JCVI: Identification of a Dichelobacter nodosus Ferric Uptake Regulator and Determination of Its Regulatory Targets
 
 
Section Banner

Publications

Citation

Parker, D., Kennan, R. M., Myers, G. S., Paulsen, I. T., Rood, J. I.

Identification of a Dichelobacter nodosus Ferric Uptake Regulator and Determination of Its Regulatory Targets

J Bacteriol. 2005 Jan 01; 187(1): 366-75.

PubMed Citation

Abstract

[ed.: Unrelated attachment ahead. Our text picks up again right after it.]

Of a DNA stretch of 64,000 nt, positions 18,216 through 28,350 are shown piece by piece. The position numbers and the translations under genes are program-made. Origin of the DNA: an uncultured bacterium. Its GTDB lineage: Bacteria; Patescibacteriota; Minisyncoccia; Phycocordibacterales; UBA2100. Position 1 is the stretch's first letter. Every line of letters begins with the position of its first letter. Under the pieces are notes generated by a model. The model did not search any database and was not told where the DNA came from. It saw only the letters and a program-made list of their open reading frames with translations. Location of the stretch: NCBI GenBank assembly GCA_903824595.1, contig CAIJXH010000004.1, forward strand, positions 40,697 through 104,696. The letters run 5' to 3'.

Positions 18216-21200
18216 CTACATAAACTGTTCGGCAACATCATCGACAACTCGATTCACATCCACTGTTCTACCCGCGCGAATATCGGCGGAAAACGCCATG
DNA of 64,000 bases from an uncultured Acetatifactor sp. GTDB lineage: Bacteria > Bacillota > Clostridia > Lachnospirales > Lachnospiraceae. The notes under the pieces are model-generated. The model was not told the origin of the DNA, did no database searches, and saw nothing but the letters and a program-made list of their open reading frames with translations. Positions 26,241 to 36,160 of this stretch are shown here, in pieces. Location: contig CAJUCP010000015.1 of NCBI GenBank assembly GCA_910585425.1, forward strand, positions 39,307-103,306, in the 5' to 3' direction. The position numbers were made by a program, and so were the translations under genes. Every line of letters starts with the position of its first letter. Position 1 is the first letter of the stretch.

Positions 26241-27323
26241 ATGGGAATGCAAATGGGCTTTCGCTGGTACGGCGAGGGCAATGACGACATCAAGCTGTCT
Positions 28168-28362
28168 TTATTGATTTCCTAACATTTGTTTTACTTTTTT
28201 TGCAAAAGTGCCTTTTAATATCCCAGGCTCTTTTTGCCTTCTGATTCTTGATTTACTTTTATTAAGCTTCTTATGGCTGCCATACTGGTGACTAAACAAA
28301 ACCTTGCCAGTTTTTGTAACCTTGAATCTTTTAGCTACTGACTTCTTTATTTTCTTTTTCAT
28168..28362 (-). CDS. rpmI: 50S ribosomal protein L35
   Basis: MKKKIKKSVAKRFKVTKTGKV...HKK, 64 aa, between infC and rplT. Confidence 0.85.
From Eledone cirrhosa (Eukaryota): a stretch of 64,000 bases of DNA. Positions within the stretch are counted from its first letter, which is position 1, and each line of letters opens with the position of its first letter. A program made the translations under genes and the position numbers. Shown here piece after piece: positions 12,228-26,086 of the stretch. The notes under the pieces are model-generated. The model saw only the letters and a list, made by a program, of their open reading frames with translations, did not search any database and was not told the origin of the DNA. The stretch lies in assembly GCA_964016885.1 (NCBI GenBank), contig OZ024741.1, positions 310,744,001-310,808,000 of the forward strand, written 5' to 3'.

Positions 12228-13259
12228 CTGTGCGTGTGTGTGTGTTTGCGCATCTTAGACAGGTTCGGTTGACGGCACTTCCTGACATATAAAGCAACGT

The expression of iron regulated genes in bacteria is typically controlled by the ferric uptake regulator (Fur) protein, a global transcriptional repressor that regulates functions as diverse as iron acquisition, oxidative stress, and virulence. We have identified a fur homologue in Dichelobacter nodosus, the causative agent of ovine footrot, and shown that it complements an Escherichia coli fur mutant. Homology modeling of the D. nodosus Fur protein with the recently solved crystal structure of Fur from Pseudomonas aeruginosa indicated extensive structural conservation. As Southern hybridization analysis of different clinical isolates of D. nodosus indicated that the fur gene was present in all of these strains, the fur gene was insertionally inactivated to determine its functional role. Analysis of these mutants by various techniques did not indicate any significant differences in the expression of known virulence genes or in iron-dependent growth. However, we determined several Fur regulatory targets by two-dimensional gel electrophoresis coupled with mass spectrometry. Analysis of proteins from cytoplasmic, membrane, and extracellular fractions revealed numerous differentially expressed proteins. The transcriptional basis of these differences was analyzed by using quantitative reverse transcriptase PCR. Proteins with increased expression in the fur mutant were homologues of the periplasmic iron binding protein YfeA and a cobalt chelatase, CbiK. Down-regulated proteins included a putative manganese superoxide dismutase and ornithine decarboxylase. Based on these data, it is suggested that in D. nodosus the Fur protein functions as a regulator of iron and oxidative metabolism.